Red Deer Symphony Orchestra listeners will be taken on an exotic musical journey to Asia this month, as the musicians take on new percussive challenges.
Two types of trips will be in the offing at the Saturday, Jan. 20, concert at the Red Deer College Arts Centre. Music director Claude Lapalme describes them as an entertaining travelogue, as well as a deeper cultural experience.
On the lighter side is Lapalme’s original, 40-minute work, Postcards from Asia — Suite for Chamber Orchestra. It offers a “humble tourist’s view” of several musical cultures from the eastern hemisphere. Lapalme said he drew inspiration from his travels to Japan, Hong Kong and Bali and his abiding interest in Nepal.
The first movement is set on the Indonesian island, where gamelan (percussion) orchestras and Ramayana Monkey Chant vocalists perform trance-inducing rhythms.
Since the RDSO’s small percussion section can’t handle all of the composition’s demands, Lapalme said many other musicians will perform double duty — playing the rocks or cymbals as well as woodwinds and strings.
RDSO musicians will also give a loose approximation of the spooky Balinese monkey chant — which actually takes years to master, said Lapalme, so this version will provide “colour.”
To dispel the “exotic strangeness” of the opening, the Suite next veers north to China for a more familiar-sounding movement based on the ribbon dance. Since western instruments will imitate Chinese ones, the RDSO concertmaster will make sounds resembling the ehru, or two-string violin.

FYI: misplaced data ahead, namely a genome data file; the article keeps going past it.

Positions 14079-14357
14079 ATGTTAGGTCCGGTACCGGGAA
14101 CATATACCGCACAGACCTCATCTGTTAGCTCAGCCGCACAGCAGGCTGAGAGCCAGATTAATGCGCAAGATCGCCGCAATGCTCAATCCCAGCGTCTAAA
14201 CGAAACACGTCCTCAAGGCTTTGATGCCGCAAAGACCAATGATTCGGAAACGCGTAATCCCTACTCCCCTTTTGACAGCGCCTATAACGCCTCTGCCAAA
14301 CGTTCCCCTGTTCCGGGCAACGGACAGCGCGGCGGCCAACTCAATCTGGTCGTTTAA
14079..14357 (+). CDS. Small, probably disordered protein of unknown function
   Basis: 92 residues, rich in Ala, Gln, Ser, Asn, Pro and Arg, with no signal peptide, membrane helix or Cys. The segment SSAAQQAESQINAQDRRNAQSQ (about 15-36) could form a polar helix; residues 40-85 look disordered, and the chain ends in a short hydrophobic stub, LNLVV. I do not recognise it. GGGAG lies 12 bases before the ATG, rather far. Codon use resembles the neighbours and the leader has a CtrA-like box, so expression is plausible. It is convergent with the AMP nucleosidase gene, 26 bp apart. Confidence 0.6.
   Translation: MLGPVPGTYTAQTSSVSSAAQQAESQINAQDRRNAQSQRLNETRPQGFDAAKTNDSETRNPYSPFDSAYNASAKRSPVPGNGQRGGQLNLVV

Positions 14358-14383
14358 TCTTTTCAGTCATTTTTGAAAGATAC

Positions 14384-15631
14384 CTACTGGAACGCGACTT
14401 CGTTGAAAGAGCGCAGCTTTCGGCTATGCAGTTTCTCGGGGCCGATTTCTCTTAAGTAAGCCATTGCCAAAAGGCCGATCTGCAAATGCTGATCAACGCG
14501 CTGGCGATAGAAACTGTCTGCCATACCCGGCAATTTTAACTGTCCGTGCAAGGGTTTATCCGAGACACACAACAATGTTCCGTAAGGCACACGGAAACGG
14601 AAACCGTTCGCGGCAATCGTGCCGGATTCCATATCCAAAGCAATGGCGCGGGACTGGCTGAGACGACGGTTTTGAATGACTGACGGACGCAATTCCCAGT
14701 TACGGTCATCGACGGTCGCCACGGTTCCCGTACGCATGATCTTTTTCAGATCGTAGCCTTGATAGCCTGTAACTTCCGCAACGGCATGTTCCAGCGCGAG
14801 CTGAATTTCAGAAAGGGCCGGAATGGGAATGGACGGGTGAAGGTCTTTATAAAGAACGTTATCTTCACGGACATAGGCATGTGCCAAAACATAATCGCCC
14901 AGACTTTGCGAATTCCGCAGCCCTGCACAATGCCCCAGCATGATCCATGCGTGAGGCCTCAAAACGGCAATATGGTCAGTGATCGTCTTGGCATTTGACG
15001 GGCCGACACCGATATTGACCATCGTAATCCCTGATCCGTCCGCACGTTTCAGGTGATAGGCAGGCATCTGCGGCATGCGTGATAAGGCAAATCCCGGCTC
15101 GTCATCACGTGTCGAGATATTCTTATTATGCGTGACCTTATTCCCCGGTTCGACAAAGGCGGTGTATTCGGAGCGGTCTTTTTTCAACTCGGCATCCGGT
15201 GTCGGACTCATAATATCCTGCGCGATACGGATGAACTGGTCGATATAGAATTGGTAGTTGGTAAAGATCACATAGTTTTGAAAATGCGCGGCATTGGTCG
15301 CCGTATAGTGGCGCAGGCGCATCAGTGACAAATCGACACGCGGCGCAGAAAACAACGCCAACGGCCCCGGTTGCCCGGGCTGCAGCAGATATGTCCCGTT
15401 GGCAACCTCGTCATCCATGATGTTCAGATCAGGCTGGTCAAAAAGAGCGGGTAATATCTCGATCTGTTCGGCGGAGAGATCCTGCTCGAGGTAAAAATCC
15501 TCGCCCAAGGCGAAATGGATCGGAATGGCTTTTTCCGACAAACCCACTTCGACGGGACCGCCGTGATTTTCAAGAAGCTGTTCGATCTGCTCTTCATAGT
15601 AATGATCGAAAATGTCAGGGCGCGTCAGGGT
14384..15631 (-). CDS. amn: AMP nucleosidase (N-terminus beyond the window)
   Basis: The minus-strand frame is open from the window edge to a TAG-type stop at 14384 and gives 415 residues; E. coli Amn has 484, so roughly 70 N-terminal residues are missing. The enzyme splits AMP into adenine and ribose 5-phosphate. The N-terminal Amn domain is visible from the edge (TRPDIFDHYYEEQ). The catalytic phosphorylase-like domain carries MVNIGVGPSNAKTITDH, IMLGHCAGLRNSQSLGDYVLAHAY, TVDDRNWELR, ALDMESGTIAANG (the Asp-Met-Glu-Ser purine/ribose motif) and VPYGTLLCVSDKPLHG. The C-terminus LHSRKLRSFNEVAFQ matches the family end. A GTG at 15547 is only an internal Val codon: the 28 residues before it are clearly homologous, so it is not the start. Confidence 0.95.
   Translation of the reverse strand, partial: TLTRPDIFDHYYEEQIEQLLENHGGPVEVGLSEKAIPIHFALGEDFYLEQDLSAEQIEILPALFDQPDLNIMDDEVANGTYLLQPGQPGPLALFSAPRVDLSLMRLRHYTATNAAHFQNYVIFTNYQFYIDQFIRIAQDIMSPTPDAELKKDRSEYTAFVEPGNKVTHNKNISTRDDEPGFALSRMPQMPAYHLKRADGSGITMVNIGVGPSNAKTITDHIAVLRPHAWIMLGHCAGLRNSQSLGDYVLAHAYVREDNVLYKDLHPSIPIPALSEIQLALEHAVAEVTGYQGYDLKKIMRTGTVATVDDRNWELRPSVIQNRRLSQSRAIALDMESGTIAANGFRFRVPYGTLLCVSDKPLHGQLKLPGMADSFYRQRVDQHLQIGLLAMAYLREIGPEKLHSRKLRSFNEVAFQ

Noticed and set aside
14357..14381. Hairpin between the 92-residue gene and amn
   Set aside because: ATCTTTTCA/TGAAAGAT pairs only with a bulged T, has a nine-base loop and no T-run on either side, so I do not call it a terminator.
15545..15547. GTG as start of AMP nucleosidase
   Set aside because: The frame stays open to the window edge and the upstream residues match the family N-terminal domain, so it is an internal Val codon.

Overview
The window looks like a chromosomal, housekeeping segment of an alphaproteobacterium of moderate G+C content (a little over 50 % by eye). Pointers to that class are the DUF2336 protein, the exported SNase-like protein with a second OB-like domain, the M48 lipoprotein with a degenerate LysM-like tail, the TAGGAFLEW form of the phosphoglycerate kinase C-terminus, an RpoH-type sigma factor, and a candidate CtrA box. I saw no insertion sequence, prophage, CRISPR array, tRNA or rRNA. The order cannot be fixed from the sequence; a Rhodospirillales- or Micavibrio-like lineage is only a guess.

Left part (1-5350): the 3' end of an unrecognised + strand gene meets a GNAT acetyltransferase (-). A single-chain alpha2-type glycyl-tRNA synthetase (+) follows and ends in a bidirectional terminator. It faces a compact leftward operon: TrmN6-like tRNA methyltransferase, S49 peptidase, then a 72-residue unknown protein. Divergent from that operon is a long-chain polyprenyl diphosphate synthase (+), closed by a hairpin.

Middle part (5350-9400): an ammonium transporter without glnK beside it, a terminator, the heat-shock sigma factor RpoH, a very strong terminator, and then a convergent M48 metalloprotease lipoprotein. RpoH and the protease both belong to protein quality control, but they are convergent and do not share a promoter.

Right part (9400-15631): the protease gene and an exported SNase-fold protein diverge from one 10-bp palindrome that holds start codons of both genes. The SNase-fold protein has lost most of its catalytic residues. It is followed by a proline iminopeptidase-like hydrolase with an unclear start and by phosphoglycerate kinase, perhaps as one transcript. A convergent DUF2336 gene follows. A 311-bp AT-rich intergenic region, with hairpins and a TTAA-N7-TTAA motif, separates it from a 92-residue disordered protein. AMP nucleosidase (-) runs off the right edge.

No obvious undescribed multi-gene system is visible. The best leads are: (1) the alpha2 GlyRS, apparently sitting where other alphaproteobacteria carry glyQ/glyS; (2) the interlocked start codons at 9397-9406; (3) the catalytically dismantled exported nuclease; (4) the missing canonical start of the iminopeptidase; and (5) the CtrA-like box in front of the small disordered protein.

Lapalme’s musical travelogue goes to Japan for a third movement inspired by Gagaku imperial music, and finishes with an ascent to Tibet and Nepal, where the tones of a religious ceremony will be followed by a slow chant and a “victorious climax.”
While Lapalme’s original work “has a postcard feel,” more of a cultural, immersive experience will come from the RDSO’s performance of Ottawa composer Vincent Ho’s Rejuvenation — A Taoist’s Journey.
Ho’s work will feature the celebrated Wu Man of the Silk Road Ensemble, playing the pipa (a short-necked Chinese lute), and narrator Michael Hope.
Rejuvenation was commissioned by the Toronto Symphony Orchestra in honour of the Chinese New Year during Canada’s 150th birthday year. It expresses the essence of Taoism in musical form. Ho aimed to write a piece that leads to “self-purification” and spiritual enlightenment.
Also on the program are two movements from a piece written by Wu Man (featuring her as a soloist) called Four Paintings from Chinese Landscapes, for strings and pipa, and Bernard Roger’s short Dance with the Pennons from Three Japanese Dances.
Tickets are from the Black Knight Ticket Centre.